House Democrats will try—though likely fail—to replace a rewrite of the No Child Left Behind Act that the House education committee is marking up Wednesday with a version of their own that includes early education.
The measure, which will be offered as a substitute amendment, is a complete departure from the bill Republicans are slated to clear through committee Wednesday and then through the full House the last week in February.
Notably, the Democratic proposal would create a new title for early-childhood education that would provide funding through a formula to states willing to match the amount. The federal dollars would be targeted to 4-year-olds from families earning below 200 percent of the federal poverty level.
The proposal is essentially dead on arrival, but there are a few tidbits worth pointing out. In relation to the Republican bill, the Democratic substitute would:
- Keep an annual testing requirement, but allow states to eliminate low-quality tests;
- Require assessments to be based on student growth, not proficiency;
- Require states to establish accountability systems that set performance, growth, and graduation targets for all students, including subgroups of students;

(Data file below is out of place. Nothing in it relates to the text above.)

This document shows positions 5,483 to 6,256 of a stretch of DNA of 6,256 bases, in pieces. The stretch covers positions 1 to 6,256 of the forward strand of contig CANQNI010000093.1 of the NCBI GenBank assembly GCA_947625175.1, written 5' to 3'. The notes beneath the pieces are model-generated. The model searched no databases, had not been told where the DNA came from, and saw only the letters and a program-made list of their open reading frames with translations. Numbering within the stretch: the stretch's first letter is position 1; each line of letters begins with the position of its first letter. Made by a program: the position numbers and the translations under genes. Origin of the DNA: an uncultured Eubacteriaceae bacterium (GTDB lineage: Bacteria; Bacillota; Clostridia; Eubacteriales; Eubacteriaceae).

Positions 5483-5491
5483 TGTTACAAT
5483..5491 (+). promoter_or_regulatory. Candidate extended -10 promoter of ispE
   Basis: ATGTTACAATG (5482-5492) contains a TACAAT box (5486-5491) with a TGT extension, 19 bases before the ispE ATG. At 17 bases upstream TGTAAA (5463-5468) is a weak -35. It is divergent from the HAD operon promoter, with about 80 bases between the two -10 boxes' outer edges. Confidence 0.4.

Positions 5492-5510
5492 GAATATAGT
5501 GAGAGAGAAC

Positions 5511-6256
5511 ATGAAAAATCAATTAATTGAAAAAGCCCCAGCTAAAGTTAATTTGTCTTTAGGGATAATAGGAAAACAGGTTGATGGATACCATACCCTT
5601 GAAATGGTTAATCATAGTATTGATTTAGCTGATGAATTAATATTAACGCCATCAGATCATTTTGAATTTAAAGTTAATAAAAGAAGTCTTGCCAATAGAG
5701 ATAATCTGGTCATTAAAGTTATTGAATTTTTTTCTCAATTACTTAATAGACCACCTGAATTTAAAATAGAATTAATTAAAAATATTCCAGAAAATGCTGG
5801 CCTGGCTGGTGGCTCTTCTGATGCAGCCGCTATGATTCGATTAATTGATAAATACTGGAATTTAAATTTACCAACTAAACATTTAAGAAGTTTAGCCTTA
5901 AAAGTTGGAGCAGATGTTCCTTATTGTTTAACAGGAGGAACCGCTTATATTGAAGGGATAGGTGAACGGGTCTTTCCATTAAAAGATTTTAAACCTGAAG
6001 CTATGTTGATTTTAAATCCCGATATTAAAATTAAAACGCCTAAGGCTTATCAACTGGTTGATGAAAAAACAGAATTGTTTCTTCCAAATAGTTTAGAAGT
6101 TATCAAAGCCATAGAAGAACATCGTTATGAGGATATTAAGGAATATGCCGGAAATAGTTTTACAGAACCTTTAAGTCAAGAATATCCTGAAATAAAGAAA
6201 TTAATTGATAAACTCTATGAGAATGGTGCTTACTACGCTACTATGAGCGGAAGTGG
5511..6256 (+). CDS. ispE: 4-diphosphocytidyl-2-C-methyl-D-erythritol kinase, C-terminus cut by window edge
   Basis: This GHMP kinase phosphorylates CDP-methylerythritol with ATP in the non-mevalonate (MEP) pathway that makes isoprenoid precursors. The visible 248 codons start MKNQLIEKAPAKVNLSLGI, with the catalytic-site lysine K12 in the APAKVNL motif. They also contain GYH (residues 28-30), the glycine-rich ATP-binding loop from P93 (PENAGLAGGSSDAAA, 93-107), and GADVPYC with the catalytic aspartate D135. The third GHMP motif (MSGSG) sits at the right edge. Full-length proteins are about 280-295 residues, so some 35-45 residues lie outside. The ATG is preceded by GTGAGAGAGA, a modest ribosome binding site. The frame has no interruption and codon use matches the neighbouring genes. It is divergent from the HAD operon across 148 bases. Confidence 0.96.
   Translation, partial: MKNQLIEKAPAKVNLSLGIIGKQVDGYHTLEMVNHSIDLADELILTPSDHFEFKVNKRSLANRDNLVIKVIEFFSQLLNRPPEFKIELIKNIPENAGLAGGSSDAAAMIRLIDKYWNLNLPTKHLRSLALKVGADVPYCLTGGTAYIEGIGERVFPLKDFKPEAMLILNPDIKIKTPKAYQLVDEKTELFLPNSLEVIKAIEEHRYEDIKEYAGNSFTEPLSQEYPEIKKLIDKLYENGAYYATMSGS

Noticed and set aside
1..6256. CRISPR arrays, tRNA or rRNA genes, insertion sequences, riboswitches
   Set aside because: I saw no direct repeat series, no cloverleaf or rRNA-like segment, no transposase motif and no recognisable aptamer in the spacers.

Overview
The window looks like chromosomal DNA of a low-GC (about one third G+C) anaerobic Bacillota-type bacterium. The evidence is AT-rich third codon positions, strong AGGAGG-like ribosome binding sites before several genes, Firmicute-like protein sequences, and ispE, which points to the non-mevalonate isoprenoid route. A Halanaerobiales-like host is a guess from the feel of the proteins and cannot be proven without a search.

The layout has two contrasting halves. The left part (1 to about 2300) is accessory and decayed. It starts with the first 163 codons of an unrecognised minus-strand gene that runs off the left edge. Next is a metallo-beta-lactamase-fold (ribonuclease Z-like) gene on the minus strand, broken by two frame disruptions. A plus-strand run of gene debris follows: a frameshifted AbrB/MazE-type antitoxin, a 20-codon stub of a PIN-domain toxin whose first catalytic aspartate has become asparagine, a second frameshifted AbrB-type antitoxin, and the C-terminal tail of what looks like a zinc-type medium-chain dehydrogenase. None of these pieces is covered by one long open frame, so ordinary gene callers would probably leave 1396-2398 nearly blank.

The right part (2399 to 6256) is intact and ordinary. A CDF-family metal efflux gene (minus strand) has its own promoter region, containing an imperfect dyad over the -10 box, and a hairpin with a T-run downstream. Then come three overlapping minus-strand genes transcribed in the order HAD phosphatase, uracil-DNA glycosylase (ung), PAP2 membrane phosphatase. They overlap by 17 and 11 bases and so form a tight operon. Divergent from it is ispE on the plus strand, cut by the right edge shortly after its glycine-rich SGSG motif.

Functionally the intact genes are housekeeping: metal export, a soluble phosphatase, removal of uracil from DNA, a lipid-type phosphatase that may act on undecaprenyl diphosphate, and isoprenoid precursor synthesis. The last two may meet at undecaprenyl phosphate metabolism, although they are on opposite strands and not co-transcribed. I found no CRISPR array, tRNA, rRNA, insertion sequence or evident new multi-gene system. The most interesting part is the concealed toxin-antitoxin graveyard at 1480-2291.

- Eliminate the Title I portability language;
- Alter the Title I formula to include actual teacher salaries in state aid calculations;
- Restore maintenance of effort (which requires school districts and states to keep up their own spending at a certain level in order to tap federal dollars);
- Restore “High Quality Teachers” (which means they must show they are competent in the subject they are teaching, hold a bachelor’s degree, and be certified in their states);
- Require states to address equitable distribution of high-quality teachers;
- Restore separate streams of funding for migrant students, neglected and delinquent students, English-learners, and rural students;
- Revise Title IV for out of school programs and expanded learning time programs that put a priority on low-performing and low-income schools;
- Prevent schools from using restraint and seclusion as forms of punishment;
- Set minimum standards for concussion safety;
- Require criminal and child-abuse background checks of all school employees.
Why bother reading a Democratic substitute amendment that’s just going to get shot down? You never know when the electoral landscape will change, so it’s worth taking a look at what Democratic leaders would do on K-12 if they had their way.
You can read more about the measure here: